John Carney directs the story of a boy growing up in Dublin during the 1980’s. Forced into changing schools and a strained family life, conor has a lot to deal with but then he meets a mysterious girl and creates a band just to impress her.
On the face of it Sing Street sounds like my kind of film so why did I miss it when it came out in cinemas last year. Fast forward to a couple of weeks ago when I started seeing posts about it from friends and I knew that I had to see it and I am so glad that I did.
Sing Street is set against the backdrop of family and financial troubles, the latter of which sees Conor (Ferida Walsh-Peelo) forced into a brutal christian brothers school. Conor has a tough time fitting in but that all changes when he spots the enigmatic girl Raphina (Lucy Boynton) standing outside the school gates.
Music and the emerging form of the music video are big parts of this film. Conor relies on his big brother Brendan (Jack Reynor) for the musical knowledge, even parroting it back to gain the support of Eamon (Mark McKenna). Eamon is some kind of music savant with the ability to play any instrument, watching them write and play together was a joy to watch.
Another big part of this film is the family drama, many fans of a certain HBO show won’t fail to recognise Robert (Aidan Gillen) who plays the dad. The arguments between him and his wife Penny (Maria Kennedy) are best explored through the impact it has on their kids who use their love for music as an escape from the troubles at home.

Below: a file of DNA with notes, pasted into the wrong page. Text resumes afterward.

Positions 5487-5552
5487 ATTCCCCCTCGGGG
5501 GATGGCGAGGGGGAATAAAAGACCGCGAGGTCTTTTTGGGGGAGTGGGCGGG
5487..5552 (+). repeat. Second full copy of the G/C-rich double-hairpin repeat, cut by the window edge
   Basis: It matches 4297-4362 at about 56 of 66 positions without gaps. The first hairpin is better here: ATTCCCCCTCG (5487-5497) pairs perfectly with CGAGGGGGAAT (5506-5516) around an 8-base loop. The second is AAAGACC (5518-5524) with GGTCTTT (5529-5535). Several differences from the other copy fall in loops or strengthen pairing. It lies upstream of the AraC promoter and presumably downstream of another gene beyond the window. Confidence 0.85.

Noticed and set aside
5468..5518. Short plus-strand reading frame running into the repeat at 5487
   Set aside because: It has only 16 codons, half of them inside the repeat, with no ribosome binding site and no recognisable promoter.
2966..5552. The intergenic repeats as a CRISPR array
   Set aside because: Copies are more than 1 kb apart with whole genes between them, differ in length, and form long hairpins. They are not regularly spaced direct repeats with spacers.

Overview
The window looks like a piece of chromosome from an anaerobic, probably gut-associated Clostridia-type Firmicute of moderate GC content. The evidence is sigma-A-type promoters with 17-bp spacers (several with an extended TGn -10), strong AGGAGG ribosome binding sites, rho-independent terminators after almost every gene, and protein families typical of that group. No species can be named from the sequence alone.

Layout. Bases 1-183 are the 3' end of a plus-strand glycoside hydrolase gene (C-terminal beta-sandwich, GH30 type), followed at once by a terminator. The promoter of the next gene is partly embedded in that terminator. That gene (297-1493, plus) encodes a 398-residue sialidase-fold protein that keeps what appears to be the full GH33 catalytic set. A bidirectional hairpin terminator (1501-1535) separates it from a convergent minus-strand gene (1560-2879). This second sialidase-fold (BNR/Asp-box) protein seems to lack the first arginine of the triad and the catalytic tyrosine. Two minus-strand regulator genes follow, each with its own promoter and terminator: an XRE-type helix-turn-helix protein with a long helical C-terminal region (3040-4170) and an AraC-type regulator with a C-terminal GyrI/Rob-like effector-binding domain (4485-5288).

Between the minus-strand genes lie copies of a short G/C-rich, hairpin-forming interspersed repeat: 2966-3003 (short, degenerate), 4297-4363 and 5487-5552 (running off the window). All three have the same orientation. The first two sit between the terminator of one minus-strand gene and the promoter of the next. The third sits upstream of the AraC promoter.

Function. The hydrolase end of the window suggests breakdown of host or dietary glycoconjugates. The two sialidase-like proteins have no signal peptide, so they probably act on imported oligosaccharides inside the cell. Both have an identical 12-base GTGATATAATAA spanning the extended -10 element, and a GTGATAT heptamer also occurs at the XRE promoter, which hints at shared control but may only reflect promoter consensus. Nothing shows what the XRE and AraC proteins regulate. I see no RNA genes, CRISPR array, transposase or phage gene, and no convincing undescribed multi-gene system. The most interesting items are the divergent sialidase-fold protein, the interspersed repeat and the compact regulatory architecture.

The newly formed band start off with covers but quickly learn that if they are going to get anywhere then they will have to write their own material. There music videos start of in a similar way but as the film moves on they become more ambitious and dreamlike as with an incredibly dreamlike sequence reminiscent of the prom sequence in back to the future.
As well as all the great music used in this film there are several songs written especially for this film. Songs such as UP, Beautiful Sea and Brown shoes are all incredible to listen to but my favourite song of them all has got to be ‘Drive it Like you Stole It’. This song came up on my spotify the other day and it instantly put a smile on my face.
Conor’s presence at the school brings him into direct conflict with two characters, first is the school bully Barry (Ian Kenny) and second is Br Baxter (Don Wycherley). Both of these actors give brilliant performances and it was interesting to see the different impacts that they had on both Conor and the band as a whole.
Just as things are going well problems start to arise while I don’t want to spoil anything here. I will say that in these moments we get some incredible performances and it is this that leads to a fantastic finale. It shows us a world in which music is powerful enough to transform us into something greater and that is what it does for our main characters.
Sing Street is a really good film full of incredible performances, humour and emotion. Not forgetting its phenomenal soundtrack that includes several amazing songs written just for the film. I had a great time watching this film and I know that you will enjoy it too.